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When Does Section 75-1.1 Reach Out-of-State Conduct? (Part I of a two-part series)

Ellis Winters

Ellis & Winters

Imagine that an out-of-state company causes an injury to someone in North Carolina, but does so only through acts outside North Carolina. Can the plaintiff use N.C. Gen. Stat. § 75-1.1 to seek treble damages and attorney fees?

Two judges on the same federal court have recently given opposite answers to this question. This disagreement shows how important it is to understand the territorial reach of section 75-1.1.

The Territorial Limits of Section 75-1.1 

The original text of section 75-1.1 implied that the statute applied only to acts inside North Carolina. In 1977, however, the General Assembly replaced the language that seemed to limit section 75-1.1 based on where the defendant’s conduct occurred.

Thus, as a matter of statutory text alone, it now seems possible for a party to pursue a 75-1.1 claim based on out-of-state conduct. A claim could arise, for example, if a company’s out-of-state actions caused North Carolina consumers to pay an artificially high price for goods. A claim might also arise if a company made out-of-state false statements that North Carolina parties relied on to their detriment.

Of course, statutory language and constitutionality are two different things. In the years after the 1977 amendment, defendants began to argue that applying section 75-1.1 extraterritorially violates the dormant Commerce Clause, as well as due process.

The first major decision to take up these arguments was American Rockwool, Inc. v. Owens-Corning Fiberglas Corp. In that 1986 case, a North Carolina plaintiff sued an out-of-state defendant based on a multistate campaign of business disparagement.  In that context, the U.S. District Court for the Eastern District of North Carolina held that applying the substance of section 75-1.1 was not a constitutional violation of any kind.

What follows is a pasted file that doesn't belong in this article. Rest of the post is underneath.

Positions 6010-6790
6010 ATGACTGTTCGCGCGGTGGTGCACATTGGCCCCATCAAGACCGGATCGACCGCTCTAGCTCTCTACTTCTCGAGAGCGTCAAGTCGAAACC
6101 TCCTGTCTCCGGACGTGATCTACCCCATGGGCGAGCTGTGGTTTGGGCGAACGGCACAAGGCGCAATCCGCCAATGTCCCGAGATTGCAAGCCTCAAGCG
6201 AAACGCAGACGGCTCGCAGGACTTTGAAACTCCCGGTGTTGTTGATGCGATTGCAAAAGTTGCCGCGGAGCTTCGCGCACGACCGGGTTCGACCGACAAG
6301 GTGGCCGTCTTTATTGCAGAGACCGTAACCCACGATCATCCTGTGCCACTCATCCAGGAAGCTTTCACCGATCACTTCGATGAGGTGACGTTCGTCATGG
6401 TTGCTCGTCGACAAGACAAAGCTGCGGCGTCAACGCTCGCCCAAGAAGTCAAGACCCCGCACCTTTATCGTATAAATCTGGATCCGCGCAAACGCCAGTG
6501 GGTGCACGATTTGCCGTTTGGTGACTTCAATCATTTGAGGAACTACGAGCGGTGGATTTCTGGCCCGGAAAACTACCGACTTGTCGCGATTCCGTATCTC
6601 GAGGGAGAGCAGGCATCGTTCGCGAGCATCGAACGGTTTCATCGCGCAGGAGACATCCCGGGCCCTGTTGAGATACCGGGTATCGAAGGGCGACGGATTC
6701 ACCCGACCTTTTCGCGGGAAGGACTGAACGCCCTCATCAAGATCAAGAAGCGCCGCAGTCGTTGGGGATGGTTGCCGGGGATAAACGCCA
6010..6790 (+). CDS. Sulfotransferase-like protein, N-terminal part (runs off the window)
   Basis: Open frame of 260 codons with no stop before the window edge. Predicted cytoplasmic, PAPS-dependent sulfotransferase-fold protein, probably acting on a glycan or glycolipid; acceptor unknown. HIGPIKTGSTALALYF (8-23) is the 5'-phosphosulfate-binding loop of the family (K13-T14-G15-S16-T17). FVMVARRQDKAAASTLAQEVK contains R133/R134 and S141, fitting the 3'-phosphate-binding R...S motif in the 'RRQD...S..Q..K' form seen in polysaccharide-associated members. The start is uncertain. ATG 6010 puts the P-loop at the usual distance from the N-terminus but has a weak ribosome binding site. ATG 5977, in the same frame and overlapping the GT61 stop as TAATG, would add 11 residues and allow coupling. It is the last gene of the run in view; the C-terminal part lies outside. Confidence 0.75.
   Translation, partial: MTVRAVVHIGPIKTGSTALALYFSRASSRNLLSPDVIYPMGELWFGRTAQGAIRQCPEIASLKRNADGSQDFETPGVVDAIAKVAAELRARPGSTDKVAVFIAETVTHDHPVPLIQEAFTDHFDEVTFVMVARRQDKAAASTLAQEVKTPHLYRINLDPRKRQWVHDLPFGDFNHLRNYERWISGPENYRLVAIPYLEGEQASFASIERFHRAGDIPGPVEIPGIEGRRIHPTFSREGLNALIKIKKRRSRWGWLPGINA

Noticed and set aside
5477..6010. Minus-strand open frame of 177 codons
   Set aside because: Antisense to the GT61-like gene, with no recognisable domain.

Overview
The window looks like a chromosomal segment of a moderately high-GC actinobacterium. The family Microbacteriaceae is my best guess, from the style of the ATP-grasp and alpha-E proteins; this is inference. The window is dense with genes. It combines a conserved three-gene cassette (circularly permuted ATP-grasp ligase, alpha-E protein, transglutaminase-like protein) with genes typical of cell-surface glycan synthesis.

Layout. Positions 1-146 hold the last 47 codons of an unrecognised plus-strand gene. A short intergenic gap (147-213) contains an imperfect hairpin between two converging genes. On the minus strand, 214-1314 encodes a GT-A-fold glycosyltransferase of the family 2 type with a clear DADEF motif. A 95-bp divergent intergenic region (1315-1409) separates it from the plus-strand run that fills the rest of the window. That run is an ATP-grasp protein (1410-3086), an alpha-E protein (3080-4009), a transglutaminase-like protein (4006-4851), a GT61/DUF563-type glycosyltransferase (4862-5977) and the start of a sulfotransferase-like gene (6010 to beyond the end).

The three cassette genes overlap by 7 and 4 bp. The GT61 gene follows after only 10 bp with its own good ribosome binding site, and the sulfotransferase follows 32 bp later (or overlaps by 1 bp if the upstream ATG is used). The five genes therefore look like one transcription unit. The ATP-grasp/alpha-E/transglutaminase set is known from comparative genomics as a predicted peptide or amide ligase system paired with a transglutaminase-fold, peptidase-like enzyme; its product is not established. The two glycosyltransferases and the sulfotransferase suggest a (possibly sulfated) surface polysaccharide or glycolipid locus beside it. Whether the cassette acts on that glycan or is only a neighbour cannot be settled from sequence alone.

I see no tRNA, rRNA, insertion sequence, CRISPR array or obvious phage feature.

The court went on to decide, however, that applying the treble-damages remedy for section 75-1.1 to out-of-state conduct would be unconstitutional. The court held that it could award treble damages only for “conduct occurring in North Carolina which occasioned damage to the plaintiff” (emphasis added).

A year later, the Middle District of North Carolina took these extraterritoriality concerns a big step further. The “In” Porters, S.A. v. Hanes Printables, Inc.  involved the converse of American Rockwool: An out-of-state plaintiff sought to apply section 75-1.1 to a North Carolina defendant over conduct that occurred entirely out of state—indeed, in Europe.

Applying section 75-1.1 under these circumstances troubled the “In” Porters court. The vague standards for liability under section 75-1.1 and the treble damages available under the statute meant only pain for the North Carolina parties in the case (the defendants). The party who would benefit from these features of section 75-1.1, in contrast, was a French company. Against this background, the court wrote, “Such a sweeping, punitive cause of action should not be given an extended extraterritorial reach, lest notions of fairness be clipped.”

Based on these fairness concerns, the “In” Porters court stated a two-part test to limit the extraterritorial use of section 75-1.1:

  • First, the plaintiff must suffer an injury in North Carolina.
  • Second, the in-state effect on the plaintiff must be “substantial.”

Unless both of these tests are satisfied, the court held, one cannot apply section 75-1.1 to out-of-state conduct. Note that this test bars applying any part of section 75-1.1, not just the treble-damages remedy, as in American Rockwool.

When later courts have considered applying section 75-1.1 to conduct outside North Carolina, they have generally followed the “In” Porters analysis. Interestingly, though, most of these later cases have not involved the “In” Porters lineup of parties. Instead, they have involved the American Rockwool lineup: North Carolina plaintiffs who sue out-of-state defendants over alleged in-state injuries.

Perhaps because of this dissonance, courts have had trouble applying the “In” Porters analysis consistently.

Tomorrow, we’ll discuss these inconsistent decisions in part II of this post.

Ryan Lipes, a summer associate at Ellis & Winters, contributed to this post.

Author: Matt Sawchak

August 12, 2014
Posted in  Choice of Law